As promised (’cause I like to keep my promises, especially promises regarding Baskin Robbins that I make to myself), today is the follow-up post to yesterday’s post, Spiritual Gifts: Who Needs ‘Em?. Turns out, most of you believe in spiritual gifts after all. Cool. You even believe in the taboo, swept-under-the-rug, crazy, “charismatic” gifts like prophecy. Doubly cool.
With that in mind, I thought today I’d just share a little bit about how to actually discover your own gift, if you are so inclined, which you should be ’cause knowing your gift is crucial and will have tremendous impact on your identity in Christ.
This post is from the archives. However, members of my church family and I have been discussing spiritual gifts as of late. I forget how important and powerful the realization of your gifting truly is. With that in mind, I thought I would re-run this spiritual gift series.
I am also guest posting today over at Bianca Juarez’s blog, In the Name of Love. Bianca is a dynamo for Jesus, a powerful teacher, and worker in God’s Kingdom. I’m honored to appear on her blog today. Go show some love and check it out!
Each one should use whatever gift he has received to serve others, faithfully administering God’s grace in its various forms. (1 Pet. 4:10)
I remember the day, the exact moment, that I discovered my spiritual gift. It was as if someone placed prescription glasses upon my face and what once was fuzzy became clear. I suddenly understood why the actions of others made me want to scream with frustration. And still, why particular moments brought me such satisfaction and joy.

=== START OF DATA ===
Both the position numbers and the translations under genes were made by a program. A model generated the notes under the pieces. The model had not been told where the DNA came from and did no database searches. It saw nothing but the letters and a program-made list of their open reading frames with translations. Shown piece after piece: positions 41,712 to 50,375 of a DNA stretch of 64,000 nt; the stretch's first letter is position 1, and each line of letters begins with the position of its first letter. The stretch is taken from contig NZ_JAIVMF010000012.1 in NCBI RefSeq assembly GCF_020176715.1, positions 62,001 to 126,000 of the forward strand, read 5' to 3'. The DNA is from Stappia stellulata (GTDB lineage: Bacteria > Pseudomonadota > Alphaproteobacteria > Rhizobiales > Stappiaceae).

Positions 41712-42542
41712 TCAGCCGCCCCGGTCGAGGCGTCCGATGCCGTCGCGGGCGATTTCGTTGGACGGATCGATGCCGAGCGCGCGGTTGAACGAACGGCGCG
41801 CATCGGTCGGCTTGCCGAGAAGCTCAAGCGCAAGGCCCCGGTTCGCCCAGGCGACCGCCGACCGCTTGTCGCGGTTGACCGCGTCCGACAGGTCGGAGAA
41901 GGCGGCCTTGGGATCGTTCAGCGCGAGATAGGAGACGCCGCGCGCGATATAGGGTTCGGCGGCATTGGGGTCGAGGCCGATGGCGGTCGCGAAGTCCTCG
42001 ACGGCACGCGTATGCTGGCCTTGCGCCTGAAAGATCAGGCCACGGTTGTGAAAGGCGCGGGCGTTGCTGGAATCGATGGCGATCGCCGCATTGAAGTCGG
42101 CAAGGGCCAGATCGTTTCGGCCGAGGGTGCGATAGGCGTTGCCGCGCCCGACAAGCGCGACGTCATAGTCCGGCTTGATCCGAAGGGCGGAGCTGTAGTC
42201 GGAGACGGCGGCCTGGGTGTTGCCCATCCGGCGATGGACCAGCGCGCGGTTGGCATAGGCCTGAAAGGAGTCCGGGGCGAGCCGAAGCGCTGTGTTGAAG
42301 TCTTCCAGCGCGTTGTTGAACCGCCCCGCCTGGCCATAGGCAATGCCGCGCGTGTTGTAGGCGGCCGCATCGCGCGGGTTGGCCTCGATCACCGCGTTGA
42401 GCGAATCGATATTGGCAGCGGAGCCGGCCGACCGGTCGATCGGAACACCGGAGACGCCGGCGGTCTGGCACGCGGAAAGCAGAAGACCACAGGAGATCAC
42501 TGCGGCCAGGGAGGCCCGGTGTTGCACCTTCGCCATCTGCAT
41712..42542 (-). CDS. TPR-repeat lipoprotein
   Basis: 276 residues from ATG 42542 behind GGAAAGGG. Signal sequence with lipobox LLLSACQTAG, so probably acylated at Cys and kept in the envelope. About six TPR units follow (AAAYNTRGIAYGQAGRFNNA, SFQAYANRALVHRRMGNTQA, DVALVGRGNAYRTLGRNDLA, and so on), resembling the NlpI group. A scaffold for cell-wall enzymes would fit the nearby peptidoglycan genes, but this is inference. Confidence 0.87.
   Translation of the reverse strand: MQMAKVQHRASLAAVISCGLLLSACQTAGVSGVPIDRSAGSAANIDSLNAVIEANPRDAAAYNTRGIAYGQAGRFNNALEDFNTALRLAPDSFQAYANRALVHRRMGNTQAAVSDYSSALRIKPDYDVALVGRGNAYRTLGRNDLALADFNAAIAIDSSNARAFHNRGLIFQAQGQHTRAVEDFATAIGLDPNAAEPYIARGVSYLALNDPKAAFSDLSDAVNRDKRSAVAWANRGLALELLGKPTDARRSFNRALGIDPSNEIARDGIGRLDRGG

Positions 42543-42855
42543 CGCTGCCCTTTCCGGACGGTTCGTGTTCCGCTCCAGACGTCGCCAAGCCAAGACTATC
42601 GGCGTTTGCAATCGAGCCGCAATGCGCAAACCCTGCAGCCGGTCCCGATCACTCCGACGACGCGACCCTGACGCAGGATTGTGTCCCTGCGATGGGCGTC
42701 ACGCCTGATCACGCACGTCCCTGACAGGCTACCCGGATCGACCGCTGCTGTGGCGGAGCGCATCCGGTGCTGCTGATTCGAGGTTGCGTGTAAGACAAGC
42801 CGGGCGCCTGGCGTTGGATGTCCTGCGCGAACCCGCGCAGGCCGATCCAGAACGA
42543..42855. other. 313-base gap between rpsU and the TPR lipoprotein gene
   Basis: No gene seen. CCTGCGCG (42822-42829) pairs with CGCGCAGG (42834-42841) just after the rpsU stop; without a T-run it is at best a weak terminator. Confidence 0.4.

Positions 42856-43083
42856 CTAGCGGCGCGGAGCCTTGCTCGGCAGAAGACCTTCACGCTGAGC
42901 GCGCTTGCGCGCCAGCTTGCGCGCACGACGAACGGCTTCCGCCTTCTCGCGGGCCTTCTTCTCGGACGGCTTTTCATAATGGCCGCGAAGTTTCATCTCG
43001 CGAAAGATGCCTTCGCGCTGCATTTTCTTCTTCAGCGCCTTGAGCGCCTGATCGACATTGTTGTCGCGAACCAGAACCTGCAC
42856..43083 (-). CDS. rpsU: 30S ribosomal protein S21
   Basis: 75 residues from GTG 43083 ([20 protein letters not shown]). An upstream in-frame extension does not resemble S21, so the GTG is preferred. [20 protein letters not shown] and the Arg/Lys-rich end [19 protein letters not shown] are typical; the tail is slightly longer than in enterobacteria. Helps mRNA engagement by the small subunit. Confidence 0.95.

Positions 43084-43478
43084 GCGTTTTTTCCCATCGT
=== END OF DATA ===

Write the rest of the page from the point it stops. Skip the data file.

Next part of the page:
The lukewarm Christian has become an epidemic. It is an often unspoken, but all too present reality in the American Church. The lukewarm Christian is the Sunday Christian, checking into service at 9:00 a.m. and checking out at 10:30 a.m.
They are the believers who serve as little as possible, give as little as possible, and love God as little as possible.
The lukewarm Christian is content where they are and resist anyone challenging or questioning their heart or desire for God.
The Lukewarm Christian is a disgrace to God and His reputation.
But when we discover this about ourselves, when we say the words out loud, “I am lukewarm,” what then? It is not enough to acknowledge it and walk away. Christ’s love compels us to have a radical response to this realization. It must…
After watching this video, how do you feel? Convicted? Motivated? Thankful? Moved? If you found yourself saying “I am lukewarm,” what will your response be now?
So many of us worship a different God. Oh, it’s still the God of Jacob. The God of Abraham. Yahweh.
But, as my days in salvation go on, I have seen and met so many hopeless Christians. So many people, who are complacent in their faith. Lukewarm. Vacillating.
I have seen so many people who perhaps intellectually know God. They even love God, but they have never once experienced the power of God.
My hearts breaks when I consider this. I feel pangs in my chest when I grasp the fact that so many of my brethren have never, not once, felt His presence, been swept up in His Spirit, had a supernatural experience with the Living God.
There is so much to know about Jesus, so much more than we could ever know. The scriptures, for all of their accounts and stories of Christ, only capture but a sliver of His Personhood.
He is infinite. He is immeasurable.
And yet, I so often wonder about Him, as a boy, as a young man, as the Lamb. I wonder about His humanity, instead of always trying to grapple with His divinity.
I imagine Him as a child hiding behind His mother’s skirt. I picture Him in fields, running alongside His brothers being soaked in the sunlight. I see Him laying down to bed, praying a prayer to His Father–a prayer filled with gratitude and intimacy.
Of course, while there is so much more to know of Him, we have to be content with the little details we hold now, knowing too that His work on the cross is neither tarnished nor undermined by our lack of details regarding His life.